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Ten years on ... Norfolk-based horse sanctuary Redwings remembers ‘momentous’ rescue




Rescued Esther was so weak when she was rescued she needed to be carried from the lorry. Submitted picture.
Rescued Esther was so weak when she was rescued she needed to be carried from the lorry. Submitted picture.

A Norfolk-based horse sanctuary is looking ahead to a special year commemorating 10 years since one of the most notorious rescues in the charity’s history.

Redwings Horse Sanctuary is a charity with headquarters in Hapton.

More than 100 horses and donkeys were living in horrific conditions at Spindle Farm, Amersham. Submitted picture.
More than 100 horses and donkeys were living in horrific conditions at Spindle Farm, Amersham. Submitted picture.

On January 9, 2008, a team of 32 staff responded to an urgent call for help from the RSPCA to assist with the rescue of more than 100 horses and donkeys found living in horrific conditions at Spindle Farm, in Amersham, Buckinghamshire.

The animals were discovered in varying states of emaciation, covered in lice and suffering from overgrown feet. The carcasses of more than 30 horses and donkeys, who had succumbed to illness or injury before their plight was uncovered, laid around them.

The charity said it was the worst case of neglect its rescue teams had ever seen.

The case also saw the first effective use of new powers under the Animal Welfare Act 2006, which ensured every single horse and donkey was transported to places of safety as quickly as possible.

I remember seeing the horses and donkeys as they arrived at Redwings and it wasn’t just their appalling physical state that shocked me, but their eerie quietness and sheer sadness
Lynn Cutress

Lynn Cutress, chief executive at Redwings, said: “Amersham was a momentous rescue that not only left a mark on Redwings, but the wider public, too.

“Never before had people’s eyes been so opened to the suffering of equines in this country, while the use of the new powers under the Animal Welfare Act was a real ground-breaking moment for the animal welfare community and has gone on to revolutionise how we save horses in need ever since.”

Redwings initially took 21 of the most ill and vulnerable animals back to its horse hospital at its Norfolk headquarters for immediate treatment.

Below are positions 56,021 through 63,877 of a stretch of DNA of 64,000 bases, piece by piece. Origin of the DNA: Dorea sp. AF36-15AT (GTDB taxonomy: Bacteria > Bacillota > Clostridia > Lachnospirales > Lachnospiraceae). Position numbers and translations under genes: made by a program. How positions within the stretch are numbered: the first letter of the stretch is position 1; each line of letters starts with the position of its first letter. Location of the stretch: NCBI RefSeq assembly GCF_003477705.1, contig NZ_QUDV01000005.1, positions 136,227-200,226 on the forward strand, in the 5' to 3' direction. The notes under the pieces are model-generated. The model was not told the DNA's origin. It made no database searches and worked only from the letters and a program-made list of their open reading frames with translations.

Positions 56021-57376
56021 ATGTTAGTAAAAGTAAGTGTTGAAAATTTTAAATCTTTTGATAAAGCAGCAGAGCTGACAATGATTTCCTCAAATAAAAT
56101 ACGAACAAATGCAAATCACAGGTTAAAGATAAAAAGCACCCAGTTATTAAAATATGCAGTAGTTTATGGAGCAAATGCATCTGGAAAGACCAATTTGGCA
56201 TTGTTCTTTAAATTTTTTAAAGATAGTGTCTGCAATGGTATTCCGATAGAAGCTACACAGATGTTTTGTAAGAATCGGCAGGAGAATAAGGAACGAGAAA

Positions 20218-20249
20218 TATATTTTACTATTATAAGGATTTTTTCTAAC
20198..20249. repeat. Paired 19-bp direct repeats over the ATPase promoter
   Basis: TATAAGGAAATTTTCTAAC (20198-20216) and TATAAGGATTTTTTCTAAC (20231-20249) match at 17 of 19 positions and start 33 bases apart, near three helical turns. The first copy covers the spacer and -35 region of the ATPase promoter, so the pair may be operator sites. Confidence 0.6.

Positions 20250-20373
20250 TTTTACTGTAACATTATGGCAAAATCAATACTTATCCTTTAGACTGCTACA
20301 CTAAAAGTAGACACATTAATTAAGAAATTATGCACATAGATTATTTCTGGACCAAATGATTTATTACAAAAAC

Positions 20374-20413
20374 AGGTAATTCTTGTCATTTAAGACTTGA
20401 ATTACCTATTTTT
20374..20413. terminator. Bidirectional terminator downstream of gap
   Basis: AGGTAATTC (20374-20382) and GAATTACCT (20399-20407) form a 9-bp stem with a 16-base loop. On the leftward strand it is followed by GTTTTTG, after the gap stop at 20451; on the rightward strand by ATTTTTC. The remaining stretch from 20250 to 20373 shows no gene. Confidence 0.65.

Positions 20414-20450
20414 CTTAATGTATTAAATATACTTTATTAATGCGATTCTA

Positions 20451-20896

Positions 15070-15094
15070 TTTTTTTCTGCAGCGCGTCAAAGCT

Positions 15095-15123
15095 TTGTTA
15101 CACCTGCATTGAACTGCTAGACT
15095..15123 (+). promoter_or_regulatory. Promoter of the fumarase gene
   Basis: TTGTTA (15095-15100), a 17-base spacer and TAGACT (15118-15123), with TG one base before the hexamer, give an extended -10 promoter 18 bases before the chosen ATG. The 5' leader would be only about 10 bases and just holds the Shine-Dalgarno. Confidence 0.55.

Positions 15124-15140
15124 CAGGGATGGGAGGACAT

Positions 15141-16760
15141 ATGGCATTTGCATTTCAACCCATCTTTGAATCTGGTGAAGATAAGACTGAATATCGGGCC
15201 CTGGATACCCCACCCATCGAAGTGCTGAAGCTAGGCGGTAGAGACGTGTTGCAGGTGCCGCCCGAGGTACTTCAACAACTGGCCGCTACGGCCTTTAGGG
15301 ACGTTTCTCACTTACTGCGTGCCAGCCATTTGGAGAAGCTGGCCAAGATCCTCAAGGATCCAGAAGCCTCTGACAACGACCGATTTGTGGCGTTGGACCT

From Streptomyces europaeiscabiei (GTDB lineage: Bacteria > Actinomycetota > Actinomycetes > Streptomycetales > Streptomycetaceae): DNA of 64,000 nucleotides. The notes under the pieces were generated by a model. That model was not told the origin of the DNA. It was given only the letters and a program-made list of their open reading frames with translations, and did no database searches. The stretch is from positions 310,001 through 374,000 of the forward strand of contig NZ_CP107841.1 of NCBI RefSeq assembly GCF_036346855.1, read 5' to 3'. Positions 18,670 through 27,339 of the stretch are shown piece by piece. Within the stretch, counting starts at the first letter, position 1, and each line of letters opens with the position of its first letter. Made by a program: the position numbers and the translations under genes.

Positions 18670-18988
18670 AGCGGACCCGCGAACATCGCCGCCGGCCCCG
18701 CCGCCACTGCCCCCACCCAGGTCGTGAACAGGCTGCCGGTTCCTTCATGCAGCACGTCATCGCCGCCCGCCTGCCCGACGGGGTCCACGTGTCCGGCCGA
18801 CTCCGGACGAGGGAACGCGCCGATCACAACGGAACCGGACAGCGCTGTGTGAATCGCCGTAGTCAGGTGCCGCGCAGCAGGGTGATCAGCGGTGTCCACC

Over the next few years, the charity would offer a safe forever home to 60 horses and donkeys from Spindle Farm, as well as six foals born to rescued mares.

The animals were discovered in varying states of emaciation, covered in lice and suffering from overgrown feet. Submitted picture.
The animals were discovered in varying states of emaciation, covered in lice and suffering from overgrown feet. Submitted picture.

Fifty-eight Amersham survivors remain in Redwings’ care 10 years on – 46 horses and donkeys are enjoying life at the sanctuary, while a further 12 have been rehomed to loving homes through the charity’s guardianship scheme.

Redwings will be remembering the landmark rescue and celebrating the survivors with a special series of activities and events throughout the year, including the launch of a new fund to help care for the Amersham horses and donkeys for the next ten years.

Supporters will be able to purchase exclusive gifts inspired by the Amersham survivors, contribute to a charitable art sale, attend a memorial service and enjoy special meets and greets with some of the horses and donkeys at Redwings’ visitor centres across the country.

Mrs Cutress added: “I remember seeing the horses and donkeys as they arrived at Redwings and it wasn’t just their appalling physical state that shocked me, but their eerie quietness and sheer sadness.

“It wasn’t until weeks later when we heard the donkeys sing for their breakfast for the first time that we knew we had turned a corner in their recovery and they finally felt safe.

“It’s a testament to the hard work and love of our veterinary, rehabilitation and care teams that, despite their horrific neglect, so many of these horses and donkeys rescued from that terrible place are still enjoying happy lives 10 years on.”



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